Wine Time

Wine of the Week: A Delicious Portuguese Quaffer

This weekend found us at Canyon Lake where Tracie P's family (they're from Orange) takes their summer vacation every year. The menu at the lake varies very little and the fare is invariably lip-smackingly delicious. This year my favs were Tracie P's King Ranch Chicken and my mother-in-law Mrs. B's crock-pot pulled pork.

With the many flavors going on here -- some intense, like Buc-ee's sweet pickled jalapeños, some more muted but equally distinct like Doritos Cool Ranch chips -- I needed an approachable grapey and easy-going red wine. So I reached in my cooler for a bottle of the 2008 Crasto by the Crasto winery in Douro, Portugal, which I had picked up at the Houston Wine Merchant for under $20.

Portugal is best known for its production of Vinho do Porto, Porto, or Port Wine -- the fortified red wine, (spirits are added to red wine to stabilize it before long-term aging). But, as any young wine professional will tell you, Portugal has increasingly been gaining recognition for its production of wonderful and wonderfully affordable red table wines, like this one, which uses the same principal grape varieties used in Port -- in this case, Tinta Roriz, Tinta Barroca, Touriga Franca, and Touriga Nacional.

Tinta Roriz is Portugal's name for Tempranillo, and as for Spain's perhaps more famous appellations where Tempranillo is grown, the Tinta Roriz gives this wine some tannic structure while the other grapes impart grapey and black cherry flavors. Slightly chilled (don't be afraid to chill down your reds during the hot Texas summer!), the wine was the perfect complement to our family vacation's main attractions, as well as all the other side dishes, like red beans cooked with a ham bone, sautée green beans with onions, potato salad, and corn pudding.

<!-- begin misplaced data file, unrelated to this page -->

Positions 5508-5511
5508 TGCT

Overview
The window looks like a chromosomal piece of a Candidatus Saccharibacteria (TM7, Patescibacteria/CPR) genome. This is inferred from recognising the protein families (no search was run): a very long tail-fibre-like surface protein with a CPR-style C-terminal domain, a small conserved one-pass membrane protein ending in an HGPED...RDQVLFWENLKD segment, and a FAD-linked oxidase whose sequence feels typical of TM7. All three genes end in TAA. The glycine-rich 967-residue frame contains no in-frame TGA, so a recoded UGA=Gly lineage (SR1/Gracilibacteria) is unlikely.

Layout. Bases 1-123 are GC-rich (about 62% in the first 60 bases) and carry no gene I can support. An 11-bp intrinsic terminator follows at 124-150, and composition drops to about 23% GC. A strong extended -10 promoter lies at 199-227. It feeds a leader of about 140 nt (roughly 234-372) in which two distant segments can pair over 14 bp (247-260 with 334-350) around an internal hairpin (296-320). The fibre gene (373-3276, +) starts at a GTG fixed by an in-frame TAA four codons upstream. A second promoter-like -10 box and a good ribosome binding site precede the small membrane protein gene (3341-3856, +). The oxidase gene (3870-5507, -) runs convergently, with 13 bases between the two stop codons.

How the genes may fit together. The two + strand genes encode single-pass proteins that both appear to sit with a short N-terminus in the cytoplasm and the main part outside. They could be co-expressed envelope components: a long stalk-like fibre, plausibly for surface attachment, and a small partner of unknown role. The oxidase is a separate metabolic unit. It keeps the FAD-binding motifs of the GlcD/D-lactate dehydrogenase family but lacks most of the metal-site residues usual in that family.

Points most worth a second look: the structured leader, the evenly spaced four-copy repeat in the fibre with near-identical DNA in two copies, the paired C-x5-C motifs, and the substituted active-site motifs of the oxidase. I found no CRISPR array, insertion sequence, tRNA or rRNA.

But the thing I liked the best about this wine -- beyond its excellent price-quality ratio -- was the fact that it didn't taste like California, France, Spain, or Italy for that matter. It tasted like an honest wine made by honest folk, using native grapes grown in vineyards suited for their cultivation (as opposed to international grapes, grown in vineyards better suited to local varieties) -- an earnest and happy wine that spoke to me of its "place" and the people who made and drink it.

That's what I look for in wine when it's for sharing with people I love.

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Jeremy Parzen writes about wine and modern civilization for the Houston Press. A wine trade marketing consultant by day, he is also an adjunct professor at the University of Gastronomic Sciences in Piedmont, Italy. He spends his free time writing and recording music with his daughters and wife in Houston.
Contact: Jeremy Parzen